The rapidly expanding and aging populations of the Latin American (LatAm) countries, in conjunction with the increasing risk of breast cancer, are driving growth in newly diagnosed cases. Yet there is more to sizing the breast cancer patient market than accurately estimating the increasing diagnosed incident cases; the [neo] adjuvant (newly diagnosed stage I-III cases) and first-line drug-treatable populations (recurring stage I-III cases and newly diagnosed stage IV cases) are heavily dependent on the stage at diagnosis, a metric that is also likely to change over time. Due to increased awareness and investment in national breast cancer screening programs, the stage at diagnosis of breast cancer in the key Latin American markets is set to shift dramatically over the next 20 years; the number of patients diagnosed with early-stage disease (stages I and II) is expected to increase from 45-58% in 2010 to more than 70% in 2030 Diagnosed incident stage I-III cases make up the [neo] adjuvant breast cancer population. With incident cases increasing and stage at diagnosis set to shift to earlier stages in Latin America, the [neo] adjuvant drug-treatable population will increase by 51% and the first-line drug-treatable population will increase by 21% over the next 10 years. In the [neo] adjuvant setting in Brazil and Mexico, with HR+ and HER2-overexpressing tumors present in 70% and 22% of Latin American breast cancer cases, respectively, the growth in hormone therapy and HER2-targeted agents is expected to increase by 51% over the next 10 years.
Questions Answered in This Report:
The populations in the key Latin American markets are set to increase over the next 20 years; additionally, the 50+ (high breast cancer risk) age-group will double in size by 2030. The changing demographics in these markets will drive a 69% increase in diagnosed incident cases of breast cancer. To what extent are the growing and aging populations in Latin America driving the growth in diagnosed incident cases of breast cancer?
The Latin American markets are becoming more affluent and are adopting a more-Westernized lifestyle, resulting in an increased
risk (incidence) of breast cancer. The risk factors for breast cancer are strongly linked to a more-Westernized lifestyle, which tends to go hand-in-hand with a high GDP. We use expected changes in GDP to forecast the increase in breast cancer risk as well as the increase in diagnosis due to improvements in access to healthcare and diagnostic technologies. Why is the risk of breast cancer changing in Latin America and how do we predict these changes?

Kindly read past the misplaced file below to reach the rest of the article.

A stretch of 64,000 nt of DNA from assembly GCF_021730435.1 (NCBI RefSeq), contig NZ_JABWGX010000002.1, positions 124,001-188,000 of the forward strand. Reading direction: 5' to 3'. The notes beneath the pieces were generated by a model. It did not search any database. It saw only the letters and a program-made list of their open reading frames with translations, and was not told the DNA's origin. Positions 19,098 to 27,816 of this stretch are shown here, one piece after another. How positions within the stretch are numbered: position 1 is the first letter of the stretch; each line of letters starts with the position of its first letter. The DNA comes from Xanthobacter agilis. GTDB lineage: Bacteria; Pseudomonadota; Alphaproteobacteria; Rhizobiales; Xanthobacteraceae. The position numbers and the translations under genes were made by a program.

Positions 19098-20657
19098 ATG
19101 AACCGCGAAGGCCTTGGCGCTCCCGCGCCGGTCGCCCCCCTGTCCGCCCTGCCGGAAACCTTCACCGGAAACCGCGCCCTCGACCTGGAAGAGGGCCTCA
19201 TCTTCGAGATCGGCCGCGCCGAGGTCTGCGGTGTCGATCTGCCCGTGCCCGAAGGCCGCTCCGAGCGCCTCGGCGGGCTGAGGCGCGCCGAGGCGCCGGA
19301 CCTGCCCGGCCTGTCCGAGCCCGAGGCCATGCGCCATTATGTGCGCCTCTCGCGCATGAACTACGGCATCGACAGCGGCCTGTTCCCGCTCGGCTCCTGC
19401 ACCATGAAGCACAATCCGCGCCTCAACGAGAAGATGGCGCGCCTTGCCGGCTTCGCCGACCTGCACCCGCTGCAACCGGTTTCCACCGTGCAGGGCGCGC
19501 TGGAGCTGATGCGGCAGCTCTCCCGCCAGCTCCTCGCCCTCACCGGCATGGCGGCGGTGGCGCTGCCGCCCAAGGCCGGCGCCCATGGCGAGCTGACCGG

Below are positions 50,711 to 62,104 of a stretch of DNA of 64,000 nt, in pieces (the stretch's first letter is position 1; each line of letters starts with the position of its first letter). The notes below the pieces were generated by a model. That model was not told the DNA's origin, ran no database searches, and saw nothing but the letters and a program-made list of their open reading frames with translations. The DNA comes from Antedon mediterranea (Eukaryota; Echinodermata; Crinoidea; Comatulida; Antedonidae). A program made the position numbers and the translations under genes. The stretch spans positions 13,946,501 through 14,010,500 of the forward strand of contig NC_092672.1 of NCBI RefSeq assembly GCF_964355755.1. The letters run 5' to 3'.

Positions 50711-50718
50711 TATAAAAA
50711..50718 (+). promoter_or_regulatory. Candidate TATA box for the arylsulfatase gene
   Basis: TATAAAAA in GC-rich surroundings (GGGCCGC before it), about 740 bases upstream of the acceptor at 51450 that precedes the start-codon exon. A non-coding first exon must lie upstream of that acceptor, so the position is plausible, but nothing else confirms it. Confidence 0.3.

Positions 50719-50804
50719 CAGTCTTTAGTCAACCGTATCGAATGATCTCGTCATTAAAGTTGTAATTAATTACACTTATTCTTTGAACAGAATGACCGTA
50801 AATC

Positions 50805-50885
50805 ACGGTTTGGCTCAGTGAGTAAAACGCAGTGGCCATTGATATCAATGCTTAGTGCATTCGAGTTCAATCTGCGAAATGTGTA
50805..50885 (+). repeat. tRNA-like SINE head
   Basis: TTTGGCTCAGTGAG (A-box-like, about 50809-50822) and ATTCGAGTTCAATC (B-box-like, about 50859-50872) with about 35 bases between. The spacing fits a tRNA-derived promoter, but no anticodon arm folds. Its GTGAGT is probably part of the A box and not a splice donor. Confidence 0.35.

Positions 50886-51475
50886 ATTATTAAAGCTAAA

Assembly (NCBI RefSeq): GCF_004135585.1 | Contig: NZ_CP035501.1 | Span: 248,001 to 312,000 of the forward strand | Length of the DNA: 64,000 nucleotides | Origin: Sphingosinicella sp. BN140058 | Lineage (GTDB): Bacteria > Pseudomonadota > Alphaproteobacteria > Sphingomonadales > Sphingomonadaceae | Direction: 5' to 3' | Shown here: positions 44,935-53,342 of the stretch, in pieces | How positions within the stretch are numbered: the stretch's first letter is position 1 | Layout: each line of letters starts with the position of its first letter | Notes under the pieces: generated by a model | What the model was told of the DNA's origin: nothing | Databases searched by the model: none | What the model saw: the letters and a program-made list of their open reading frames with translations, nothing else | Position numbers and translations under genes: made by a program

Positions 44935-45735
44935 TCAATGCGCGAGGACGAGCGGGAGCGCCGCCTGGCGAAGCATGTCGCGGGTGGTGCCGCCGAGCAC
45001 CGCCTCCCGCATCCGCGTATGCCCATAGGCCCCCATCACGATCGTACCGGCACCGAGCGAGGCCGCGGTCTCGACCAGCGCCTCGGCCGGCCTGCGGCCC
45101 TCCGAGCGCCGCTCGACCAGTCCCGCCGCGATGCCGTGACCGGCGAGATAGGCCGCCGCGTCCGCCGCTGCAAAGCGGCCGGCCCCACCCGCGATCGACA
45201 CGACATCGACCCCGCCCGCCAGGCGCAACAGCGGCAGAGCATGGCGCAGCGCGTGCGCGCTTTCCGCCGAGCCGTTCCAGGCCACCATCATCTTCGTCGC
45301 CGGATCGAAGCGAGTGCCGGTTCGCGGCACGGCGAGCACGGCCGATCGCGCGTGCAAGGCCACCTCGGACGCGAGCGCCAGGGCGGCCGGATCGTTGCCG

Many Latin American markets will enjoy the benefits of broader breast cancer screening and participation over the next two decades, and screening will shift the stage at diagnosis toward early stages. What are the planned improvements in breast cancer screening in Latin America and how will they impact the stage at diagnosis?
With incident cases increasing and stage at diagnosis set to shift to earlier stages in Latin America, the [neo] adjuvant drug-treatable population will increase by 51% and the first-line drug-treatable population will increase by 21% over the next 10 years. When combined, how will all of these changes in the diagnosed breast cancer patient population impact the drug-treatable pools?
Markets covered: Argentina, Brazil, Chile, Colombia, Mexico, and Venezuela.
Epidemiology: Country-specific diagnosed incident cases of breast cancer, by stage and molecular subtype. [Neo] adjuvant and first-line drug-treatable breast cancer populations for Brazil and Mexico. Forecasting methods used.
Competitor comparison: Forecasting methods and forecast diagnosed incident cases compared with Globocan.